photo of students in a classroom on computers

There’s still a need for a causal research design that can link conditions such as resources, demographics, or teacher effectiveness with educational outcomes of interest. In research terminology, these conditions are called “moderators,” and in most causal study designs, their impact can be measured.

The rebellion should be driving an increase the number of studies by lowering their cost and turn-around time. Given our recent experience with studies of edtech products, this reduction can reach a factor of 100. Instead of one study that costs $3 million and takes 5 years, think in terms of a hundred studies that cost $30,000 each and are completed in less than a month. If for each product, there are 5 to 10 studies that are combined, they would provide enough variation and numbers of students and schools to detect differences in kinds of schools, kinds of students, and patterns of implementation so as to find where it works best. As each new study is added, our understanding of how it works and with whom improves.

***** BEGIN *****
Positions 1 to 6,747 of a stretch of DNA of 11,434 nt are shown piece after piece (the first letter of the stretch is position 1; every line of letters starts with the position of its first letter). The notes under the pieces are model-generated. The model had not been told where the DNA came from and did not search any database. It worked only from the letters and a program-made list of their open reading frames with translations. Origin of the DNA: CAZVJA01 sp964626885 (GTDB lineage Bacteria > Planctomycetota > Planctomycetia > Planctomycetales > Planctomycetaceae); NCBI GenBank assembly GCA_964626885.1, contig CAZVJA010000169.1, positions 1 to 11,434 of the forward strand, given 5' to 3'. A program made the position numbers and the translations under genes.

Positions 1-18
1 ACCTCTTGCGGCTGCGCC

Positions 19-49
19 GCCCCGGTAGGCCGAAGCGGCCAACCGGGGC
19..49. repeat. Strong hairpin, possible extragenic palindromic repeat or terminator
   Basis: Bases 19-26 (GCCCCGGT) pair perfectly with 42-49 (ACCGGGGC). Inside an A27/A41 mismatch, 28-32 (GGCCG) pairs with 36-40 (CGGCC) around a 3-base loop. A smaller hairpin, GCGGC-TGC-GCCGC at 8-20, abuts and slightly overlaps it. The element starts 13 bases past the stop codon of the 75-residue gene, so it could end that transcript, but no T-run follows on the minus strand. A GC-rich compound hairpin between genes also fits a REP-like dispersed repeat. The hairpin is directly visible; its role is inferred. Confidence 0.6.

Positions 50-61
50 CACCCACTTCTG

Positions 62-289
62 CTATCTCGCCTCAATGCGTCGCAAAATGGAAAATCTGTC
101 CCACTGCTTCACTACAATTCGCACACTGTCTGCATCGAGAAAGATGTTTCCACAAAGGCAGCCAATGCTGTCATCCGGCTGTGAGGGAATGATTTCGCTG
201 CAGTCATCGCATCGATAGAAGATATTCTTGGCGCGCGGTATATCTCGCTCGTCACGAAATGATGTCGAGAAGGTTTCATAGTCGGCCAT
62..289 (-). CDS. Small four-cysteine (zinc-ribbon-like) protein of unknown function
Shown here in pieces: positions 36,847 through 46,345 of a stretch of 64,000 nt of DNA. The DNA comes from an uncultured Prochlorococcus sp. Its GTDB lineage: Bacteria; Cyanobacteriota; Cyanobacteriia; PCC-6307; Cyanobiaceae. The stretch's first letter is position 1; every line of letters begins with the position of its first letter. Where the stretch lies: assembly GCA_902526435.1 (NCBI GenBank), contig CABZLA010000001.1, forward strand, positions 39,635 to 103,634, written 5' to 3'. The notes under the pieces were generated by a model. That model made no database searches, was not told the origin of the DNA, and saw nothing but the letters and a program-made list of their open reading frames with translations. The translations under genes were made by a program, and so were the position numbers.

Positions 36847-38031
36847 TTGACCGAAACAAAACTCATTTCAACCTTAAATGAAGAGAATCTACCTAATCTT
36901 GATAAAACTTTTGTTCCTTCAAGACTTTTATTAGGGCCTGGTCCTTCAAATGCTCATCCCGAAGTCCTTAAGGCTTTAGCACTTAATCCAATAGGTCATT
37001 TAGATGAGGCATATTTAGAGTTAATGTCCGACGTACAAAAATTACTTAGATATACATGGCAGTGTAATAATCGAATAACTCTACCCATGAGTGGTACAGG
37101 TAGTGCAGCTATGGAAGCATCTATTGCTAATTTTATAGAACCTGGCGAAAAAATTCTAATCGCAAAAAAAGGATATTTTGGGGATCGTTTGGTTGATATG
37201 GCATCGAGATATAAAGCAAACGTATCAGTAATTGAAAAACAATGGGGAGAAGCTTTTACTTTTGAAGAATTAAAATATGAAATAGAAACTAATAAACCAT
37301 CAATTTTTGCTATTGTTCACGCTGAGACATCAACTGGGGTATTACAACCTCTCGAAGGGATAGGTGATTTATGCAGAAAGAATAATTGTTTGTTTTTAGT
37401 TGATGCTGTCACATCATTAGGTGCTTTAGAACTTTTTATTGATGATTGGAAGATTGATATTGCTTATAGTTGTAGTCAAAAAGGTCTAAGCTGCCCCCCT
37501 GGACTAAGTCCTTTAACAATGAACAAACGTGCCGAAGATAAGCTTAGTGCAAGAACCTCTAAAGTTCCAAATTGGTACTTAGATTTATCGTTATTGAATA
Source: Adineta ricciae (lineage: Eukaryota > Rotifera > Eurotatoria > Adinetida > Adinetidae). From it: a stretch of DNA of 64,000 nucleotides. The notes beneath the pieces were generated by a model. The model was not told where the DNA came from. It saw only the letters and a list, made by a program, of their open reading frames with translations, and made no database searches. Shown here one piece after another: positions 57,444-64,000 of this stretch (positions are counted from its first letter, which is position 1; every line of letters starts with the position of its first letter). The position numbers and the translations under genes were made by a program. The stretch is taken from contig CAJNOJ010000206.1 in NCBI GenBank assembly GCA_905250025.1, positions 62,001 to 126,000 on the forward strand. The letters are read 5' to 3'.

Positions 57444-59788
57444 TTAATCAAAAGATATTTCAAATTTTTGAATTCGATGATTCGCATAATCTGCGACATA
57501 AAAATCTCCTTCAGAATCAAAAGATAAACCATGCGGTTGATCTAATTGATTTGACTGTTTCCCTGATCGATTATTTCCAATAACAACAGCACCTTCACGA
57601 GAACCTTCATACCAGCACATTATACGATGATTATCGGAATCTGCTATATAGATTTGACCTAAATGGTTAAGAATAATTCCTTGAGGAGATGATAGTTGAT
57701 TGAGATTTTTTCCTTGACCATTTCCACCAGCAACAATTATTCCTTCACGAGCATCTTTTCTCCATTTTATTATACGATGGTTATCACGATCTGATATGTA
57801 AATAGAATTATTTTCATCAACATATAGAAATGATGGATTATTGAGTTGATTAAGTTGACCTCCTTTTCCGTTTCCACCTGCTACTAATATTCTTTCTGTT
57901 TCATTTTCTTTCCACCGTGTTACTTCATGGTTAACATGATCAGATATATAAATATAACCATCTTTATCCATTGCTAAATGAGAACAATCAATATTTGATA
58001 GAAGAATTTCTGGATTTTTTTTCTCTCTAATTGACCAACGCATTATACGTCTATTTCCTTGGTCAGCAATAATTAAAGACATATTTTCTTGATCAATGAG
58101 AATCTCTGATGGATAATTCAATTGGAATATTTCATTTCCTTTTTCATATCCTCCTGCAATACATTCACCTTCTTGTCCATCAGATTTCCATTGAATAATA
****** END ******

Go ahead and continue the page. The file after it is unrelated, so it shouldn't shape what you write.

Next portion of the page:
It won’t be enough to have reviews of product implementation. We need an independent measure of whether—when implemented well—the intervention is capable of a positive outcome. We need to know that it can make (i.e., cause) a difference AND under what conditions. We don’t want to throw out research designs that can detect and measure effect sizes, but we should stop paying for studies that are slow and expensive.

Our guidelines for edtech research detail multiple ways that edtech providers can adapt research to better work for them, especially in the era of ESSA. Many of the key recommendations are consistent with the goals of the rebellion:

  • The usage data collected by edtech products from students and teachers gives researchers very precise information on how well the program was implemented in each school and class. It identifies the schools and classes where implementation met the threshold for which the product was designed. This is a key to lowering cost and turn-around time.
  • ESSA offers four levels of evidence which form a developmental sequence, where the base level is based on existing learning science and provides a rationale for why a school should try it. The next level looks for a correlation between an important element in the rationale (measured through usage of that part of the product) and a relevant outcome. This is accepted by ESSA as evidence of promise, informs the developers how the product works, and helps product marketing teams get the right fit to the market. a pyramid representing the 4 levels of ESSA